China has begun its one-week-long holiday at a time when most people are discouraged from going out but stay home.
For years, China National day, also known as the Golden Week, has been considered an excellent chance to boost the economy through tourism activities. The holiday was once one of the busiest seasons for business activities of the year for shops, hotels, travel agencies, and public transport providers.
But this year, things are different. As Covid lockdown and many negative signs of the economy, those days are history.
Covid-controlled measures are tightened before the holiday. The South China Morning Post reported that train trips during the holidays are expected to be the lowest numbers since the pandemic, with 68.5 million from September 28 to October 8.
Authorities have also strengthened security measures for the 20th CCP’s national congress, such as a ban on transporting dangerous chemicals in Beijing or suspending airport terminals nearby.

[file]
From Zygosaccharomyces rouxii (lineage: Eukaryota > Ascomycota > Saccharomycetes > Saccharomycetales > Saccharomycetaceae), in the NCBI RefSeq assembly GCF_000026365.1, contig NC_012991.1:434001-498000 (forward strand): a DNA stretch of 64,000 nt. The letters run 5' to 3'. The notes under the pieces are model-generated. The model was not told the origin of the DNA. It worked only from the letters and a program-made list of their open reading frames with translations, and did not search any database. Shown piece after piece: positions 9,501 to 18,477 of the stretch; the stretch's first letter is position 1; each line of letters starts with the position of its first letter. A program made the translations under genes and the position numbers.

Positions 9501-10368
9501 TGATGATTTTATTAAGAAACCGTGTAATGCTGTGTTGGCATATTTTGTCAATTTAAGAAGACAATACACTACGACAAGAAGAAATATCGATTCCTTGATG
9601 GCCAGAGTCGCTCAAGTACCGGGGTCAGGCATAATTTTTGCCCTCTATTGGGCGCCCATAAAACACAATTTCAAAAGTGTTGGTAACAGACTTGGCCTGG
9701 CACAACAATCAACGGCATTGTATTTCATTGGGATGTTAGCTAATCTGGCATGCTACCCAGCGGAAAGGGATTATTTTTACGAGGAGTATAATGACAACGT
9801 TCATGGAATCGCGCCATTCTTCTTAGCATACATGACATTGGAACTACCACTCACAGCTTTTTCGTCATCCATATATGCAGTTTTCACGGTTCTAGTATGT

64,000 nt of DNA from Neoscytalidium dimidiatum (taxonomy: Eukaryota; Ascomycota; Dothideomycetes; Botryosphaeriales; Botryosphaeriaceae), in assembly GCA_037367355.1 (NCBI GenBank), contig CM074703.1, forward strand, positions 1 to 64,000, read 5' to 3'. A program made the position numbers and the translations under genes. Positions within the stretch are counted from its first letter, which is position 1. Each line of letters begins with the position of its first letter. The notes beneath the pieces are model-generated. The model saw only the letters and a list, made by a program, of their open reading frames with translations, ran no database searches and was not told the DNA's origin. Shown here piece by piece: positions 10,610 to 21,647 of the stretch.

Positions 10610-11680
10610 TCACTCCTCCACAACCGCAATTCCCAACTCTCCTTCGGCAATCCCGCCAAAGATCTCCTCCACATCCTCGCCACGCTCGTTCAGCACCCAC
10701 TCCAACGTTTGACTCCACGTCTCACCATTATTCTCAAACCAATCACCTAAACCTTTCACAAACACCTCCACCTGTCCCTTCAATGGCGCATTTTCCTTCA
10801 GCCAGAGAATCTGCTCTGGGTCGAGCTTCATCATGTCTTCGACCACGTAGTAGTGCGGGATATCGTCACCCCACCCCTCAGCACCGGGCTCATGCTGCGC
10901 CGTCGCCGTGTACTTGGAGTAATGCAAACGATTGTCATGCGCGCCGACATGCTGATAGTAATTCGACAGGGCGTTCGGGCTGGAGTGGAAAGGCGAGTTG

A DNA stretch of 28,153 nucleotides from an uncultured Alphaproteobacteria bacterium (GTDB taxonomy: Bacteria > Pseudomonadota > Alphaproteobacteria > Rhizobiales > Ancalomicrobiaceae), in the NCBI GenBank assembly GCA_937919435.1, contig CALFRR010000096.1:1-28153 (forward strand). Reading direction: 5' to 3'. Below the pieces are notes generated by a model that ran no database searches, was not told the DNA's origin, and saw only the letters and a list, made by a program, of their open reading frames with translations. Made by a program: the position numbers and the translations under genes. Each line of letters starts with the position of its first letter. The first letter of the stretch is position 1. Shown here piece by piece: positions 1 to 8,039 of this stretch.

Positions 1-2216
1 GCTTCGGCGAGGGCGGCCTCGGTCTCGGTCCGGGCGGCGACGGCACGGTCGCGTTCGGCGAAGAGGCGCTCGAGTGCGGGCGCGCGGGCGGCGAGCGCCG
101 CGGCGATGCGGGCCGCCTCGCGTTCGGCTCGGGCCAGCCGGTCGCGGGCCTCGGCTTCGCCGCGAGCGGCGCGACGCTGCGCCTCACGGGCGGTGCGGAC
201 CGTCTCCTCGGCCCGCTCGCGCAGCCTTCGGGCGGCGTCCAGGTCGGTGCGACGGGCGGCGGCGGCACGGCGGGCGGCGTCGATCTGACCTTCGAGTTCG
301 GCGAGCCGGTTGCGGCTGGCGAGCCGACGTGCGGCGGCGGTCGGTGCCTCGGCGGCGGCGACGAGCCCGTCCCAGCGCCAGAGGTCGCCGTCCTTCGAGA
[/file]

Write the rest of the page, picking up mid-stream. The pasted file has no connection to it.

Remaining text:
According to Bloomberg, local health officials across the country have urged their residents to minimize travel to other cities and avoid unnecessary gatherings.
Many universities asked students to stay on campus during this time. Peking University and Tsinghua University in Beijing discourage students from long-distance travel by cutting the seven-day holiday to just three days. Parents of primary and high middle school students have been asked to avoid “non-essential” travel.
Inter-province travel is complicated as public transportation providers require passengers for negative PCR test results within 48 hours. China’s National Health Commission has also recommended people for cross-province travel “voluntarily” take PCR tests on arrival.
As a result of travel restrictions, many services sectors take a hit. Bloomberg cited China’s Ministry of Transport, estimating that daily highway traffic might decline by as much as 24% during the holiday. Passenger trips by road are expected to drop by about 30% from a year ago. And Cinema box office takings may face over a 20% drop.
Ren Wanle, an analyst from a tourism company, told the South China Morning Post that the holiday was no longer “golden” because people were urged not to travel.
Wanle posted an article on the social media platform WeChat, “The restrictions are like a curse,” and added, “They’re torture for the tourism sector, make travelers panic and they have a huge impact on the economy.”